11. Working alliance and competence as predictors of outcome in cognitive behavioral therapy for social anxiety and panic disorder in adults.

    Science.gov (United States)

    Haug, Thomas; Nordgreen, Tine; Öst, Lars-Göran; Tangen, Tone; Kvale, Gerd; Hovland, Ole Johan; Heiervang, Einar R; Havik, Odd E

    2016-02-01

    The research on the association between the working alliance and therapist competence/adherence and outcome from cognitive behavioral therapy (CBT) is limited and characterized by inconclusive findings. This study investigates the working alliance and competence/adherence as predictors of outcome of CBT for social anxiety disorder (SAD) and panic disorder (PD). Eighty-two clinically referred patients (58.5% female; age: M = 33.6 years, SD = 10.3) with PD (n = 31) or SAD (n = 51) were treated with 12 sessions of manualized CBT by 22 clinicians with limited CBT experience in a randomized controlled effectiveness trial. Independent assessors rated the CBT competence/adherence of the therapists using a revised version of the Cognitive Therapy Adherence and Competence Scale, and the patients rated the quality of the working alliance using the Working Alliance Inventory-short form in therapy sessions 3 and 8. The outcome was assessed by independent assessors as well as by patients self-report. A total of 20.7% of the patients (27.5% SAD, 9.7% PD) dropped out during treatment. The association between the alliance, competence/adherence, outcome and dropout was investigated using multiple regression analyses. Higher therapist' competence/adherence early in the therapy was associated with a better outcome among PD patients, lower competence/adherence was associated with dropout among SAD patients. Higher rating of the alliance late in the therapy was associated with a better outcome, whereas lower alliance rating late in the therapy was associated with dropout. The findings indicate that the therapist competence/adherence and the working alliance have independent contributions to the outcome from CBT for anxiety disorders, but in different phases of the treatment. Copyright © 2015 Elsevier Ltd. All rights reserved.

  12. Nonorganic insomnia in panic Disorder: comparative sleep laboratory studies with normal controls and placebo-controlled trials with alprazolam.

    Science.gov (United States)

    Saletu-Zyhlarz, Gerda M; Anderer, Peter; Berger, Peter; Gruber, Georg; Oberndorfer, Stefan; Saletu, Bernd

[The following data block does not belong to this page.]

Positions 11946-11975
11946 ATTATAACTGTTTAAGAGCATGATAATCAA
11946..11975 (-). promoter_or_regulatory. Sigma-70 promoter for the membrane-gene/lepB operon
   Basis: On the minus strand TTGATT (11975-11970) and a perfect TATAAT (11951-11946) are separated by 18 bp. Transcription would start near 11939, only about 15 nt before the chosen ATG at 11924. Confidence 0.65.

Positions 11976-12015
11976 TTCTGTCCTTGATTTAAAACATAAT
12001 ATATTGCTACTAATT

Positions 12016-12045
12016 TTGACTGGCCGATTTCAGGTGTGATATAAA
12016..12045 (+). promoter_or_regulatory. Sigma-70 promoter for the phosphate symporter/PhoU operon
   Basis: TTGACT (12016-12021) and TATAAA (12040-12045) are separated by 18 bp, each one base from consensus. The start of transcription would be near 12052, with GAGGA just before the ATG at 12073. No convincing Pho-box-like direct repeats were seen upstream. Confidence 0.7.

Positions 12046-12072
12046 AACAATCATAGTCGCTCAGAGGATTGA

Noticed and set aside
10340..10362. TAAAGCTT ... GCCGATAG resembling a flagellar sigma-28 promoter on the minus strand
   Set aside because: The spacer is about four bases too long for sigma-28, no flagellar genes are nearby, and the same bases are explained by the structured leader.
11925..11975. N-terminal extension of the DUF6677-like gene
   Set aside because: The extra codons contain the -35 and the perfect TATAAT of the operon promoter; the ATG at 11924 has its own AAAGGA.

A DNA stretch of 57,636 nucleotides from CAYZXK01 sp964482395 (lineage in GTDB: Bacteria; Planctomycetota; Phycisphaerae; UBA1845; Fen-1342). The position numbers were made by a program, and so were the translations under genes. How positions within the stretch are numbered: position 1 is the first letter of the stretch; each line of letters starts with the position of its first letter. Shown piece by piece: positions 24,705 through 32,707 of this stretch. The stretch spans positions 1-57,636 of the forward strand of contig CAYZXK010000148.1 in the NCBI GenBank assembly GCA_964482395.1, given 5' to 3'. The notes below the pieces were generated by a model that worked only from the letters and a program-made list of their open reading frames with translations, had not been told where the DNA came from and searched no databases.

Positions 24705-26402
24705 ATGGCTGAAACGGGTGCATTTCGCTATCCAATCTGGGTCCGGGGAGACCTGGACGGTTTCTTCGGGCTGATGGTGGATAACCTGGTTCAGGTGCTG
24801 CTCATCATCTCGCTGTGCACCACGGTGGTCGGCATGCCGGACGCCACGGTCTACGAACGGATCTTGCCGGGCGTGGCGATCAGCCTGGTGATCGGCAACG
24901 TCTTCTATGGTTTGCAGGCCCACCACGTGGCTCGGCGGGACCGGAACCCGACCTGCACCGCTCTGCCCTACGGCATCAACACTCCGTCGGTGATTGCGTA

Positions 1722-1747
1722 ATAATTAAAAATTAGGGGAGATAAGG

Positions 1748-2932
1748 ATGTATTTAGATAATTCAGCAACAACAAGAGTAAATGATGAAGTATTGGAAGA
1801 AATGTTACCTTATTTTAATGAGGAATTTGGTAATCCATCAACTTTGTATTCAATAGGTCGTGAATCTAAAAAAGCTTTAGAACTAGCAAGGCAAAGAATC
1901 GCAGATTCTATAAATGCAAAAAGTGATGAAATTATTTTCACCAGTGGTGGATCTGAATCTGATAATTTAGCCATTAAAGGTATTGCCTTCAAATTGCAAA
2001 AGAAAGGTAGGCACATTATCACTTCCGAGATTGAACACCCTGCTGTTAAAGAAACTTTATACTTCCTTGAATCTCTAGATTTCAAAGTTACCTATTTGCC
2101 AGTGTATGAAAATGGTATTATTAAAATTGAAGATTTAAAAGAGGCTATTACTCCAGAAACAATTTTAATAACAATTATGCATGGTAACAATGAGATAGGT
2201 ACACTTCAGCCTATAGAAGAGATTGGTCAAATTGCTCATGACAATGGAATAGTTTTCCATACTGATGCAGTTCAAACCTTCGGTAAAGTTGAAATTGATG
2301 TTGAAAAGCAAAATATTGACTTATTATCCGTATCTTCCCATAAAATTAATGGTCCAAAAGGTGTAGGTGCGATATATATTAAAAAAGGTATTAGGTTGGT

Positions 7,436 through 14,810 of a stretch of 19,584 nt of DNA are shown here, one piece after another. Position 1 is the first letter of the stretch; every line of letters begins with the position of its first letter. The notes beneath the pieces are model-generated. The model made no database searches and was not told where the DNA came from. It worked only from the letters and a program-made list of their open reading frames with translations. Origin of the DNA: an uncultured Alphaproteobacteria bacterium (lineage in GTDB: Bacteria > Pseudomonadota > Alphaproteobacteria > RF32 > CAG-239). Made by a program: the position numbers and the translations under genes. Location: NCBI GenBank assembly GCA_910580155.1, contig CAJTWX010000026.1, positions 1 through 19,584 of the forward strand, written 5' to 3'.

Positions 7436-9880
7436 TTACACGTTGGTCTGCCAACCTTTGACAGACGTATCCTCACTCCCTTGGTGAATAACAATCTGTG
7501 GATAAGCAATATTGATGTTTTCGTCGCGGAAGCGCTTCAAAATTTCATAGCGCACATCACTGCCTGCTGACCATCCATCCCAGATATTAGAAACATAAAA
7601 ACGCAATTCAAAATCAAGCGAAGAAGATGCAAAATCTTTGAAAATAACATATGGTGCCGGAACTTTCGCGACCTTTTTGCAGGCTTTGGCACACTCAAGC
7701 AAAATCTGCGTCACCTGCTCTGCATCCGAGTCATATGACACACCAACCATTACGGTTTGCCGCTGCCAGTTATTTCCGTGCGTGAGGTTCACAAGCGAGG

2000-06-01

    Objective and subjective sleep and awakening quality was investigated in 11 drug-free patients (4 females, 7 males) aged 30-55 (mean: 44+/-9) years with nonorganic insomnia (F 51.0) related to panic disorder (F 41.0) as compared with 11 age- and sex-matched normal controls aged 30-58 (mean: 44+/-9) years, utilising polysomnography (PSG) and psychometry. PSG demonstrated decreased sleep efficiency (primary target variable), total sleep time (TST) and S2 as well as increased middle and late insomnia, S1, S3+S4, snoring and PLM in patients. There were no intergroup differences in REM variables. Subjective sleep quality deteriorated, as did drive and fine motor activity in the morning, while concentration increased. Blood pressure in the evening and morning and pulse rate in the evening were elevated. These differences as compared with normals were distinct from those observed in other sleep disorders. In a subsequent acute, placebo-controlled cross-over design study, patients received alprazolam 0.5 mg (Xanor((R));) and placebo. As compared with placebo, alprazolam induced an increase in sleep efficiency (primary target variable), TST and S2, a decrease in wakefulness during the total sleep period, S3+S4 and the oxygen desaturation and PLM indices, and improved subjective sleep quality, somatic complaints, drive, affectivity and drowsiness in the morning. There were no changes in REM variables. Thus, alprazolam induced changes that were opposite to the differences observed between patients and controls before treatment, thereby normalizing sleep and awakening quality. As observed in insomnia related to GAD and subsequent benzodiazepine therapy, the present study also points to a key-lock principle in the treatment of insomnia caused by anxiety disorders and neurophysiologically visualizes processes at the receptor level (e.g. benzodiazepine agonists versus inverse agonists). Copyright 2000 John Wiley & Sons, Ltd.